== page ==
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No bargain shopping in Canada

October 12, 1998

 

Tim RowlandIn downtown Montreal the shopping malls are below ground, which in my opinion is a good place for them. A little deeper might not be a bad idea.

I wanted a suit but was delivered a lecture by a little snip of a sales boy with slicked back hair, an emaciated face and puppy dog eyes who seemed intent on destroying the wisdom of every clothing purchase I'd made over the past year.

Yes, blue is in, but not THAT shade of blue which is too bright for this year and you certainly should have selected a more muted gold but if you're going to wear it in public anyway then you DEFINITELY don't want that yellow fleck in the tie which is much too close in hue.

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And he was saying all this in one of those French-English hybrids, with me answering back in kind with "Look ici Marc, vous sont starting to fromage me off. I certainment don't need vous to parlez me what to wear avec mon pantaloons."

I also tried, then abandoned, explaining to Marc the Hagerstown Fashion Paradigm, which holds that what is in style in Montreal today may not hit our locality until the orbital return of any of several outbound comets.

It wasn't really a problem for long, because the amount of English the merchants speak is generally directly proportional to the amount of money they believe an American is likely to spend, and early on Marc knew he had a sucker.

I thought I was being smart by going north of the border to shop, since the exchange rate is so favorable to the U.S. shopper. You get about $150 Canadian for every $100 U.S. that you exchange.

Canadians smoothly get around it, however, by simply charging $150 there for an item that would cost $100 here. Then they finish the sauce by adding a straight 15 percent tax on everything - probably which goes to pay for their socialized medicine, unless I miss my guess.

In theory, Americans can get this financial atrocity back by submitting a written inquiry to a branch of the Canadian Ministry of Tariffs and Taxation or, I am not kidding, a storefront in the mall called The Maple Shop.

If you go to The Maple Shop the deck is stacked against you. First, they require proof of purchase, proof of ownership, proof that you live outside Canada, proof that at some point you were born, proof that you aren't buying the items for someone else who does live in Canada, proof that you're not Elvis and proof of the Pythagorean Theorem.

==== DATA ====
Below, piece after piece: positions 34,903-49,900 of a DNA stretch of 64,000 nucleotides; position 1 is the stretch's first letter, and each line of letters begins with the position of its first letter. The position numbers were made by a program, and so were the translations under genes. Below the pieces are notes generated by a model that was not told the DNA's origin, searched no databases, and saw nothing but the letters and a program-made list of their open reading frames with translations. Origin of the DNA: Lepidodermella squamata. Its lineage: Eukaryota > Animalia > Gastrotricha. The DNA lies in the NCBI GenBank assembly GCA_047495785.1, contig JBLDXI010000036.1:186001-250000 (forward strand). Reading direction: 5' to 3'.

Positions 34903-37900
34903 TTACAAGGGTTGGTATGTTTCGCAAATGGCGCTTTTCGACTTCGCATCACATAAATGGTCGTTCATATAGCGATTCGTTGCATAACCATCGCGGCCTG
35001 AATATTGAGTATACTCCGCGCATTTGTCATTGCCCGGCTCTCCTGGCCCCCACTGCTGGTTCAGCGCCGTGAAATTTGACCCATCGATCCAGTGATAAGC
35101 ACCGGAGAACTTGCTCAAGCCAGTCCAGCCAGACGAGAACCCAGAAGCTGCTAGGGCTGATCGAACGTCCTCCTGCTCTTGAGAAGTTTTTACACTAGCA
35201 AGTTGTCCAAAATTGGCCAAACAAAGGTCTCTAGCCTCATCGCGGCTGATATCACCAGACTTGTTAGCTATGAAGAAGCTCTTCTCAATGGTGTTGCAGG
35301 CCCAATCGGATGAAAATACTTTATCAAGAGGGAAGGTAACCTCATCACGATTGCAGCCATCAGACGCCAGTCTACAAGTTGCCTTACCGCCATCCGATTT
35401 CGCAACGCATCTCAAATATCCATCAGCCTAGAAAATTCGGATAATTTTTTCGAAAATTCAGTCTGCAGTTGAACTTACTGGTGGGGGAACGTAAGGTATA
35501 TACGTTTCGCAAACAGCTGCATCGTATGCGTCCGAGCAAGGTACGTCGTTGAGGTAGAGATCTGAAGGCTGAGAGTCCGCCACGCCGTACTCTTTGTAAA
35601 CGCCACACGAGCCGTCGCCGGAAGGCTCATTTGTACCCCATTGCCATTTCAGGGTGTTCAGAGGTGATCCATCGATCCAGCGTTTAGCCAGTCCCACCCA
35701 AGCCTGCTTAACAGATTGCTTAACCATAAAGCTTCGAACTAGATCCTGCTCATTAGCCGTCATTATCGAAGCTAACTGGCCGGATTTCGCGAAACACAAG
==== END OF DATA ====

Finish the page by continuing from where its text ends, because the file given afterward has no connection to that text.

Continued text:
Since I like to travel light, there are Haitians on rafts that carry more documentation than I do. But it didn't matter, because there were about 297 people in a 10 by 10 square foot space, not all of whom were the Ivory Soap girl if you get my drift, waiting for their own refunds. I'm convinced these were people under the employ of the Canadian Ministry of Tariffs and Taxation hired specifically to stand in line and discourage legitimate claimants.

Whatever, I decided at that moment to make a $65 contribution to the Canadian treasury and ambled off to another store where two flirtatious sales girls told me how wonderful I looked in burgundy (obviously to these women style was not a bother in the name of making a sale) so I bought the sweater they were hawking.

Their mood soured, however, when my credit card was refused. This was curious since it had worked fine for several other purchases and I didn't figure to be anywhere near my limit.

I chalked this up to some weird Canadian thing involving their credit approval hardware and thought little more about it until I arrived back home.

Here, I had two urgent messages left at home and work from the credit card company. I called them back and heard a woman on the other end say, no lie, "Do you know someone has been running around Canada using your credit card for a bunch of purchases in Montreal?"

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